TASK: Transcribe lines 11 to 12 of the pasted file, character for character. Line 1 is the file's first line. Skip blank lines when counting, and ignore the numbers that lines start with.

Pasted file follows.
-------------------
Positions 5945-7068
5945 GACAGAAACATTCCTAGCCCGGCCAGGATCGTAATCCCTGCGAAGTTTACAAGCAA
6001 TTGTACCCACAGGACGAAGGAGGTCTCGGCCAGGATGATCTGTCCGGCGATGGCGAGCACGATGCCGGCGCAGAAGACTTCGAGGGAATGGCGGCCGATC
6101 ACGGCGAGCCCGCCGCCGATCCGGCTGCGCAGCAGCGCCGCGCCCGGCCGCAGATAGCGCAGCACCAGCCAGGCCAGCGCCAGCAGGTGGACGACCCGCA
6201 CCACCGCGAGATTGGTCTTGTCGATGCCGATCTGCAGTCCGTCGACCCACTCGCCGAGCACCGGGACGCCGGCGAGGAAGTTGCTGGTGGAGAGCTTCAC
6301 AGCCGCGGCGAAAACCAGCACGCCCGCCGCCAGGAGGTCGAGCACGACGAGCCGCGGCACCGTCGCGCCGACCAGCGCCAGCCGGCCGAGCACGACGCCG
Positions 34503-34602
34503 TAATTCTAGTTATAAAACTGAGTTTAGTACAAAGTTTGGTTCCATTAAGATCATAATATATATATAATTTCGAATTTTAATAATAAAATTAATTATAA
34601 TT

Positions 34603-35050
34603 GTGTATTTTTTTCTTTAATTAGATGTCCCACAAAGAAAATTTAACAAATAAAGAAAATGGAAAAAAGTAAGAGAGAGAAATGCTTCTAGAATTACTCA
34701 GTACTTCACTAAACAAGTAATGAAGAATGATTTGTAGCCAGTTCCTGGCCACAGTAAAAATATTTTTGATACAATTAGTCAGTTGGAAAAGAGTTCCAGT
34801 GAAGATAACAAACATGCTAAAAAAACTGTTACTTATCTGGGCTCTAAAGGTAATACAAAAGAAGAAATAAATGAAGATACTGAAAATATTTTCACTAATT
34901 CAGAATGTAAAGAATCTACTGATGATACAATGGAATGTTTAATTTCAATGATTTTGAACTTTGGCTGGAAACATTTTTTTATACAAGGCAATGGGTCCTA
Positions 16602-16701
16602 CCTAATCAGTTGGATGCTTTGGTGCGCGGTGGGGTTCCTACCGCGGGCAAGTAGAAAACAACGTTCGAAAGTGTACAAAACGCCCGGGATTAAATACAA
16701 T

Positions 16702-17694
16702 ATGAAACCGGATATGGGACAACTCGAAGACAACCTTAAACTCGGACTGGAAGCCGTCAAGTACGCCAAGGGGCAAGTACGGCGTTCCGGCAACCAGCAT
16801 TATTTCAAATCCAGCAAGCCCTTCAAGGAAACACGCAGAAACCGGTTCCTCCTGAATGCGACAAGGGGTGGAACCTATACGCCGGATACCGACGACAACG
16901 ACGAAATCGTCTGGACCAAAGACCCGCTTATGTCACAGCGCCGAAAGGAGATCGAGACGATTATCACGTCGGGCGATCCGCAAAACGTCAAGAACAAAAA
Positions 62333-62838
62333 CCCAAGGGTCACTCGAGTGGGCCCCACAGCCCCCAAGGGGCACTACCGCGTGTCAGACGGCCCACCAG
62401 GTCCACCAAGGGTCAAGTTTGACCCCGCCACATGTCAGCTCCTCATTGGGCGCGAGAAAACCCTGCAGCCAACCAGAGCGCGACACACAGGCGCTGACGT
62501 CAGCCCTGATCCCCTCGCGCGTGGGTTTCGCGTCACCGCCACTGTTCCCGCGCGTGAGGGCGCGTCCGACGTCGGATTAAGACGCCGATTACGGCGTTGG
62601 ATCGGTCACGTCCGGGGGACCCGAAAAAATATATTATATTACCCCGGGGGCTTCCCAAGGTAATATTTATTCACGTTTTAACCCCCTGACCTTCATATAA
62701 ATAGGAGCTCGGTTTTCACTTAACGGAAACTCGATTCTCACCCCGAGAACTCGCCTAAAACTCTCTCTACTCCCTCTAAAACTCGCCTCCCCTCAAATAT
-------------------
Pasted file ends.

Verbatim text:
34603 GTGTATTTTTTTCTTTAATTAGATGTCCCACAAAGAAAATTTAACAAATAAAGAAAATGGAAAAAAGTAAGAGAGAGAAATGCTTCTAGAATTACTCA
34701 GTACTTCACTAAACAAGTAATGAAGAATGATTTGTAGCCAGTTCCTGGCCACAGTAAAAATATTTTTGATACAATTAGTCAGTTGGAAAAGAGTTCCAGT